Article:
Business, Finance & Economics

India offers Burma $500 million credit line for infrastructure projects, inks oil exploration pact


Indian Prime Minister Manmohan Singh (R) shakes hands with Myanmar President U Thein Sein after a signing of agreements at Hyderabad House in New Delhi on October 14, 2011. India rolled out the red carpet for Myanmar President Thein Sein, on a visit that followed his government's release of 200 political detainees -- the latest in a series of reformist moves.

India and Burma agreed Friday to expand cooperation in oil and gas exploration, open up border trade and speed up the construction of natural gas pipelines, the Associated Press reported.

Indian Prime Minister Manmohan Singh offered visiting Burmese President Thein Sein $500 million in credits for infrastructure projects, including roads, inland waterways and ports, the news agency said.

The move marks a significant step forward -- though perhaps not a giant leap -- for India's Look East policy, which is designed to increase India's ties and influence in Southeast Asia and Asia-Pacific, as GlobalPost reported Wednesday.  Seen by many as an effort to counter's China's rising influence and increasing activity in India's own backyard, India's past attempts to become an actor in these areas has sometimes been met with bellicose rhetoric from Beijing.

But Indian officials downplayed any competition with Beijing in furthering ties with Burma, the AP said.

Singh and Thein emphasized in a joint statement the need for energy security, and Burma agreed to encourage more Indian investments in its energy sector, the agency reported.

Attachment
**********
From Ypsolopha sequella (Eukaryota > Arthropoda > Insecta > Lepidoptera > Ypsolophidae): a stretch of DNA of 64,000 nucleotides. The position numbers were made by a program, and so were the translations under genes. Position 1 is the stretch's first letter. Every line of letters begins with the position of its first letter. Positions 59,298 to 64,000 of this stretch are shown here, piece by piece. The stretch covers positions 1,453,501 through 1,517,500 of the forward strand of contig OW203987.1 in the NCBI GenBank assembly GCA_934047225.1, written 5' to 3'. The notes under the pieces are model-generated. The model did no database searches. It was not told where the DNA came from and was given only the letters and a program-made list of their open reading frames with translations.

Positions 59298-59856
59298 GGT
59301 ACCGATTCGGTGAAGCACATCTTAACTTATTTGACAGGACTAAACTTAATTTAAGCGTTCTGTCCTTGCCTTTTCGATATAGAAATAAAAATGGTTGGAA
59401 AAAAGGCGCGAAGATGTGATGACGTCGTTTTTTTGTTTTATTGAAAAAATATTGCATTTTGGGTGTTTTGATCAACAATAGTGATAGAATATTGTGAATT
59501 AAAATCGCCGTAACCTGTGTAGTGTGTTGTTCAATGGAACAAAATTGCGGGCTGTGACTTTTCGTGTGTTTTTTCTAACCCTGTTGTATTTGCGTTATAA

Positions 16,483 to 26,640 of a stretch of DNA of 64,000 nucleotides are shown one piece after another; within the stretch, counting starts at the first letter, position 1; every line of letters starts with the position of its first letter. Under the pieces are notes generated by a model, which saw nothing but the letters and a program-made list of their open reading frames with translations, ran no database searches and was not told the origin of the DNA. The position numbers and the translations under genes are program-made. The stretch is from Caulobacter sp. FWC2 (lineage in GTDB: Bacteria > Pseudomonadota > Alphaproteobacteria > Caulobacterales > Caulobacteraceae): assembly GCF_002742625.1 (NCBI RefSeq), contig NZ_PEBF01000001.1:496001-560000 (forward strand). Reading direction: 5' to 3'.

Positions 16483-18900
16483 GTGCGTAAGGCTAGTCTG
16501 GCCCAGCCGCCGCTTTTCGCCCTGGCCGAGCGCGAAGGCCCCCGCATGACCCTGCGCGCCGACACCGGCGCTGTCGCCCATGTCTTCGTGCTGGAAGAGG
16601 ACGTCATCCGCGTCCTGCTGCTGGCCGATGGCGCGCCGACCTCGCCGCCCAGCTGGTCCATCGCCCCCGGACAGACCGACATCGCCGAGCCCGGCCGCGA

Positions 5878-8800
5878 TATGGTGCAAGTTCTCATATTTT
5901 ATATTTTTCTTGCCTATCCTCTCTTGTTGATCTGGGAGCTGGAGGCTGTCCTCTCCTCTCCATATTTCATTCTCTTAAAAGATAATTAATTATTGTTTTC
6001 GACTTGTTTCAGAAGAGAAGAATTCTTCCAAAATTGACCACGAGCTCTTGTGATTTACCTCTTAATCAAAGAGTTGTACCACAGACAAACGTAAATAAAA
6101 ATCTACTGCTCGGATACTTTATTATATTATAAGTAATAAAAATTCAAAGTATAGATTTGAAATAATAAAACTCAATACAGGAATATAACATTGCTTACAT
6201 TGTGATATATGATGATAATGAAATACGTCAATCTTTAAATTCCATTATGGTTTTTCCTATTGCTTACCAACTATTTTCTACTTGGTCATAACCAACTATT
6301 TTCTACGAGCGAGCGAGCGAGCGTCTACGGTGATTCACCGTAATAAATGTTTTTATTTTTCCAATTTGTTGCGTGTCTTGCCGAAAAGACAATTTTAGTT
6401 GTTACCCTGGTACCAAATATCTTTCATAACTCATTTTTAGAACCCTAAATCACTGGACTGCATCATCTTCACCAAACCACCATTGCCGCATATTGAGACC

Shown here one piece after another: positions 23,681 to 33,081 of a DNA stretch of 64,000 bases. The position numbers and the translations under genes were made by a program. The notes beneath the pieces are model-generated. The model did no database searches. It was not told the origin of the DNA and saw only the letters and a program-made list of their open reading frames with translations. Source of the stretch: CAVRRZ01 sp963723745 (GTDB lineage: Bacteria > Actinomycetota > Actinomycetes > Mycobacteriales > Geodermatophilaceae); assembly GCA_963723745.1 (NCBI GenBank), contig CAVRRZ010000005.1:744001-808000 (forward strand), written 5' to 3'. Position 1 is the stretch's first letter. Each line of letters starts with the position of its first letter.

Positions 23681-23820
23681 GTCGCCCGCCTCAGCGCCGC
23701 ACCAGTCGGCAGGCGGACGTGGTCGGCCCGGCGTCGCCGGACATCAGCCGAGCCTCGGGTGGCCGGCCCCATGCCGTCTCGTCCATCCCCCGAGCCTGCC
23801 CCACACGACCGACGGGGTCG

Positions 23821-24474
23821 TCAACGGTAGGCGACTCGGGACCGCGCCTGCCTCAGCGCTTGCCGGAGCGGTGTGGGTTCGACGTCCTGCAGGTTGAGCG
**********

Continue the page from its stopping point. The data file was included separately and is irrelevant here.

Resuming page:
The two leaders also targeted doubling bilateral trade to $3 billion from last year's $1.28 billion by 2015.

Trade between India and Myanmar totaled $1.28 billion last year. The two countries have set a modest target of $3 billion by 2015.

But bolder moves could be on the way.  

In an editorial in the Indian Express earlier Friday, foreign policy expert C. Raja Mohan, of India's Center for Policy Research, suggested that India can take a pivotal role in Burma's moves toward real democratic reforms, as its sole democratic ally.  

He suggested that India should push western nations to remove economic sanctions against Burma -- which formed a nominally democratic government last year, though the elections were a single-party sham, in what some see as a litmus test for real polls down the road.  Mohan also said India should "contribute to internal peace-building [and] assist in the democratic transition" in Burma, though he offered no prescription for what tactics New Delhi might employ to those ends.